You may associate a sigh with a lot of things. Stress. Relief. Even a sense of frustration or awe.
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However you think of sighing, you may wonder why we do it, and whether it can be bad for you or if it’s possible to sigh too much. Sighing, we’ll learn, is natural and normal. And while the act of sighing doesn’t pose any immediate threat on its own, there are situations where it may be a sign of something else.
Biofeedback specialist and psychologist Anna Hayburn, PsyD, explains what we know about this form of exhaling.
What is a sigh?
First of all, what even is a sigh? A cousin to the cough? An uncle to a gasp?
A sigh is considered a reflex and is mainly defined as a long, deep breath that’s similar to a normal inhale and exhale — but not quite the same. It can happen due to an emotional response like stress or relief, but you can also sigh without even noticing it. In fact, on average, people produce about 12 “spontaneous sighs” within an hour.
Usually, a sigh involves breathing in a second inhale before letting the exhale (sigh) out. Often, there’s a pause in breathing that follows — known sometimes as post-sigh apnea.
As it turns out, a sigh also plays an important role in your respiratory system. When you’re breathing normally, tiny air sacs (also known as alveoli) are hard at work exchanging oxygen and carbon dioxide. Sometimes, these air sacs collapse and a sigh can help reset them. As sighing is basically a long inhale, it can actually give your lungs a much-needed air boost at times and improve your blood oxygen levels.
In other words, a sigh here and there can help make your breathing more balanced, as well as let off some emotional steam.
Why do we sigh?
Unsurprisingly, sighing is often associated with our feelings.
For example: Have you ever let out a sigh and felt better? Sighing can be an efficient anxiety reducer at times. Some experts hypothesize that people in anxiety-provoking situations may sigh in order to gain temporary relief from distress.
A study in 2022 found that sighing was connected to emotional responses like arousal, anxiety and pain.
“Negative emotional states — such as fear, anxiety and sadness — are in fact associated with sighing more often,” notes Dr. Hayburn. Studies from 2010 and 2015 confirm this as well.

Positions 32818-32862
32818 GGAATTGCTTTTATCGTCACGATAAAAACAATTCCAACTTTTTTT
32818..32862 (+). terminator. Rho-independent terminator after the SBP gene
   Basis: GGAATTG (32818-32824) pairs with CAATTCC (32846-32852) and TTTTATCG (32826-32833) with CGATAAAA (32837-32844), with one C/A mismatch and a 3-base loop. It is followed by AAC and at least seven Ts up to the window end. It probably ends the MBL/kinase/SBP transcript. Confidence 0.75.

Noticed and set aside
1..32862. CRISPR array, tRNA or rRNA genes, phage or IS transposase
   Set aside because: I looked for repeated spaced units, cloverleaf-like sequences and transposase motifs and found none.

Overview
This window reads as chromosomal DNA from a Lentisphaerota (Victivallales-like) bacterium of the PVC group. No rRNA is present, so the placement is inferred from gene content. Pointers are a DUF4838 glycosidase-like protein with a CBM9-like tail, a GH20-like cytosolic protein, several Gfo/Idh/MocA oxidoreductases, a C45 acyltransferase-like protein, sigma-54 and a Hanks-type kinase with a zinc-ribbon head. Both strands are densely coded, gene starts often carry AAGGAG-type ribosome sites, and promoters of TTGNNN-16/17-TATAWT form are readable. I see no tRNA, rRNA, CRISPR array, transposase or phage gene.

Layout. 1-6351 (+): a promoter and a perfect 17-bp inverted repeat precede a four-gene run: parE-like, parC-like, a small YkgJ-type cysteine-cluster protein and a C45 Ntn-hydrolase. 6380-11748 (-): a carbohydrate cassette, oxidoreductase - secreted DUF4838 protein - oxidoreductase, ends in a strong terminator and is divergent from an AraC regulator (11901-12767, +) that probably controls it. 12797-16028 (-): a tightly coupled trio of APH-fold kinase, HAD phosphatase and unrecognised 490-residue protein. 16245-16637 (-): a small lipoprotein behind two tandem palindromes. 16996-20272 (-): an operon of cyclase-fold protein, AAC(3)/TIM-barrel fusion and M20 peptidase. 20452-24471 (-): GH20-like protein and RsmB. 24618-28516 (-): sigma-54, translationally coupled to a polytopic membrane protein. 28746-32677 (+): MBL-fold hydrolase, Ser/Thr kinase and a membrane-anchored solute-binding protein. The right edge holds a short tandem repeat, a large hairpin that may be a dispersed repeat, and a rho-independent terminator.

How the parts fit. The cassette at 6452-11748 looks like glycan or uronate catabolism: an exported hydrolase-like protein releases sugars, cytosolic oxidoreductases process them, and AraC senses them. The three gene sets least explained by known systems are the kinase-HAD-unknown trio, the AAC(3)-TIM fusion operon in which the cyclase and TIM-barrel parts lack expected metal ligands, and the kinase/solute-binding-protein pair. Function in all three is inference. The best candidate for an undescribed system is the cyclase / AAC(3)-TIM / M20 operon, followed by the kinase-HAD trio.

You may be prone to sighing more than usual if you have conditions like:
- Post-traumatic stress disorder (PTSD).
- Frequent panic attacks.
- Respiratory problems.
Is sighing healthy?
For the most part, sighing can be a good thing.
But while sighing is usually your body’s way of letting off some emotional weight, excessive sighing could become a burden to your system. Remember how we mentioned before that there’s a pause in breathing that goes with a sigh? That’s the part that can get worrisome over time.
“When frequent sighing continues over a long time — either because of prolonged stress or an anxiety disorder — it can actually worsen anxiety, stress and panic,” explains Dr. Hayburn. “That’s because it can promote hyperventilation and an increased stress response.”
In other words, if you’re sighing a lot and not making it up with deep breaths and measured breathing, it can be a sign of either mental-related stress or, in some cases, an underlying respiratory issue.
You should see your healthcare provider if you’re experiencing any of the following symptoms along with frequent sighing:
- Shortness of breath, dizziness or lightheadedness.
- Excessive feelings of stress or anxiety.
- Persistent feelings of depression, low energy or hopelessness.
How to improve your breathing
If you’ve noticed that you sigh too often, it may be a sign that you’re not breathing deeply enough. This is totally understandable, as stress and anxiety can often lead to uneven breathing.
To counteract this and help get your breathing (and sighing) in check, you can practice better breathing exercises.
“If you find yourself chronically anxious, stressed or panicking, it’s worthwhile asking your doctor about breathing retraining,” advises Dr. Hayburn. “This is a useful intervention for both body and mind, and can be done in several kinds of settings such as with a speech therapist or biofeedback with a psychologist.”
If you’re looking to also improve your breathing at home, you can try breathing exercises like:
The key is also knowing when your sigh is stress-induced or not. Not all sighs are created equal.
“Sighs can be positive, too. Remember that we can sigh to express relief,” Dr. Hayburn says. “Sighing can signal those around you that you’re feeling safe and content.”
Sighing does serve a purpose for your respiratory system and even your emotional response. So, you shouldn’t be concerned if you’re letting out a sigh now and again to express different feelings. Just be sure to pay attention if you’re feeling any other breathing-related issues that affect your day-to-day functioning. If so, take a deep breath and reach out to a healthcare provider.